This spring my family and I attended an out-of-state wedding where we knew hardly anyone — until Claire introduced herself and joined us at our table. She knew the bride and we knew the groom, so we added a few stories about the couple into the usual get-to-know-you conversation.
The more we talked, the more we found that we had in common, and we ended the evening sealing our newfound friendship with a Facebook friend request. We told Claire how glad we were that she chose our table. “I prayed that God would show me who to sit with,” she said.
It was just a wedding reception. But Claire saw that afternoon as more than just an event on her calendar: She saw an opportunity.
Oh, the lists
This morning I sat outside for a few minutes before the July heat took over the day. I had my phone with me, of course, and I swiped it on to answer an email.
After a few minutes I set it down. There was so much going on around me. A neighbor walked a dog while another got in her car with her reusable shopping bags. A construction crew prepared to pour concrete for the new house next door. Birds chirped and whistled while the ever-present cottonwood seed floated through the air as it has for the last several weeks. Just a normal summer morning.
And I had missed it while I was on my phone.
I know it’s not just my phone that pulls me away. I’ve always been a list person: Summer bucket list. Fall fun list. Christmas tradition list. Last month I had a couple of unexpected free days, and I made a list of how I could fill them. There’s always something else I should (or could) be doing.
But FOMO is exhausting, y’all. There’s a place for lists, but micromanaging my schedule takes the fun out of any fun things I put on my list. I’ve talked to people who seem so relaxed — like I’m the only person in the world they are thinking about in that moment. They aren’t rushing to the next thing or thinking about what else they should be doing; instead they enjoy being in the right-now, right-here.
I want to be like that. But I have this list.
So how do I make room for the surprises of life? How do I open my eyes to what’s going on around me instead of staying locked into my own plans?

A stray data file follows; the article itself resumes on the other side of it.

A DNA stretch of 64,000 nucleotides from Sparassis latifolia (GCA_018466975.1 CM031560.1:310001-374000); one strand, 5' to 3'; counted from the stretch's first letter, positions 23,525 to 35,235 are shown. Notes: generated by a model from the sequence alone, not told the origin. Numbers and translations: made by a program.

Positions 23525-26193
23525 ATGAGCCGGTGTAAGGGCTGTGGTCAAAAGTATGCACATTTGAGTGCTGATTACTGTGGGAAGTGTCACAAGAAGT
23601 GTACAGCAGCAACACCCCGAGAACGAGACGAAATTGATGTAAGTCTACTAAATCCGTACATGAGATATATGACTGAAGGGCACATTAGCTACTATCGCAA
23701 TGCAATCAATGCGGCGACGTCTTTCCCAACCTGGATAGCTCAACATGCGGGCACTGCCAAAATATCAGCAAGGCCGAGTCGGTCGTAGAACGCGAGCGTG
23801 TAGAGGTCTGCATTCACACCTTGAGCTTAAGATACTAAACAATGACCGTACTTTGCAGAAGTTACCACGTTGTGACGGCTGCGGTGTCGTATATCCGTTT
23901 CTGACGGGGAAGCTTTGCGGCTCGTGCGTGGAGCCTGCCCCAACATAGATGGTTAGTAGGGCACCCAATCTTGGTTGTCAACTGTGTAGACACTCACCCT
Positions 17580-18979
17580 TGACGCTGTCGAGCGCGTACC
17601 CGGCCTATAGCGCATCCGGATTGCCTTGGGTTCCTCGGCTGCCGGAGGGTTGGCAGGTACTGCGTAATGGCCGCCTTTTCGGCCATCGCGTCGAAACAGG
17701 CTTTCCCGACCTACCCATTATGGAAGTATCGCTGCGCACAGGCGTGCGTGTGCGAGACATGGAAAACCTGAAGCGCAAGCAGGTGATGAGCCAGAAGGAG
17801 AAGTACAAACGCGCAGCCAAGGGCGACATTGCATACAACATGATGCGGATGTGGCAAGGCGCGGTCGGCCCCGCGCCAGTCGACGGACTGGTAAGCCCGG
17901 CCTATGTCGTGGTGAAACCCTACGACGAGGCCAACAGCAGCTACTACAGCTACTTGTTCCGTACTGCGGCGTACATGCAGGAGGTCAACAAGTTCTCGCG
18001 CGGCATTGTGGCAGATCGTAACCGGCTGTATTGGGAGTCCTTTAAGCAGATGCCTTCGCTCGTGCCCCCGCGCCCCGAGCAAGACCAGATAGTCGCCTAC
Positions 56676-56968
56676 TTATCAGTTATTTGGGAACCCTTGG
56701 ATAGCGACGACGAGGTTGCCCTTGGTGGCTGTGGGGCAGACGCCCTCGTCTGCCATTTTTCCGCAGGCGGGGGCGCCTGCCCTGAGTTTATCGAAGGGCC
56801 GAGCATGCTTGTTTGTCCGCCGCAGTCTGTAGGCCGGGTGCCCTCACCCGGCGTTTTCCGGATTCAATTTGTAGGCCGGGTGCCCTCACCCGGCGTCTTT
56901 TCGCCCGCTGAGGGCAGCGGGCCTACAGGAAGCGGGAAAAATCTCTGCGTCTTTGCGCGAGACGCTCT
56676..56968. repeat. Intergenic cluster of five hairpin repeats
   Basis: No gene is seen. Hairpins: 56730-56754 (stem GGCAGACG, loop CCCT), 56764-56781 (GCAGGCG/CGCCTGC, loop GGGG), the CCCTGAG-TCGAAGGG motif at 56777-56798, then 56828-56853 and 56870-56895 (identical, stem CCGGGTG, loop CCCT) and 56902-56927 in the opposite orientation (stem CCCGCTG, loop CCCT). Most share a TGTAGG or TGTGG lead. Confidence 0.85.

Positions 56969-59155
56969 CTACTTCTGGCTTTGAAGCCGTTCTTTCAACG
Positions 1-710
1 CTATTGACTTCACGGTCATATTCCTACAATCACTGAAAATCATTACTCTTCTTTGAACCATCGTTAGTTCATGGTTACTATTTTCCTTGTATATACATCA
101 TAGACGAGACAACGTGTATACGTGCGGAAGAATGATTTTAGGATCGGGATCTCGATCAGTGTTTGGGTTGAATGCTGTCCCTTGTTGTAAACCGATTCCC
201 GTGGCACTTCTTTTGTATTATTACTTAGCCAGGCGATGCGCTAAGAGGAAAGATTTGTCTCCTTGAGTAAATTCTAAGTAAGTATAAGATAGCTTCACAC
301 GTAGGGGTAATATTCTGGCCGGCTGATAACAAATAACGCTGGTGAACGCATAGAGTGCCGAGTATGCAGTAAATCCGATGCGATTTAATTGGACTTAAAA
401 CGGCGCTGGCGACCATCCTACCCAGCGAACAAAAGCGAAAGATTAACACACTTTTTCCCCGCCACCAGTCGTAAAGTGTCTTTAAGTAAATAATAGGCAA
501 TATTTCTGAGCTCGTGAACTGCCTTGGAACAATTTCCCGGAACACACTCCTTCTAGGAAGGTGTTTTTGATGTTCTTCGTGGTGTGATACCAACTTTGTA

I’m still figuring that out. But here are a few ideas I’m trying to implement:
Let go of “perfect.”
Sometimes I get so stressed over making sure everything is just right. I try to have a perfect summer, a perfect weekend, or a perfect vacation.
But life isn’t perfect, and none of my days or seasons will be perfect, either. If I can remind myself that it’s OK when things aren’t perfect, I will have an easier time being flexible and changing my plans to fit a changing situation. Even imperfect days can become treasured memories.
Leave open space in your schedule.
I don’t know about you, but I hate to be rushed. It’s really hard for me to enjoy something or feel like I’m fully present if I’m thinking about where I need to be and when I need to get there. Sometimes it can’t be avoided, but if we can work enough wiggle room into our routine that we have no need to rush to the next thing, we’ll feel a lot more relaxed and able to enjoy whatever happens.
Make plans but hold them loosely.
If you want to have a plan for your vacation or a summer bucket list, then go for it! But remind yourself that it’s OK if plans change. Consider setting aside a day or time with no plans every now and then and give yourself the chance to just come up with something last-minute. It’s good practice for us list-writers.
Realize that God directs even messed-up plans.
When those plans do change, trust that God is working in your circumstances. A messed-up schedule isn’t a lost day. An incomplete to-do list doesn’t mean we wasted our time. God can and will work out everything for our good. We can trust that.
Eyes to see
Being in the moment isn’t really about us. When we focus fully on what’s happening right now, we’re more likely to be kind to the people around us and try to get to know them better. We’re more likely to think of what God is doing in that moment and thank Him for the gifts He gives us that we sometimes forget.
I will probably always be a list-maker. But I’m learning to focus completely on who or what God has in front of me right now — and investing fully in that moment. Claire prayed that God would show her who to sit with, and He did. I’m learning to pray that God would give me eyes to see the opportunities He places in my normal days.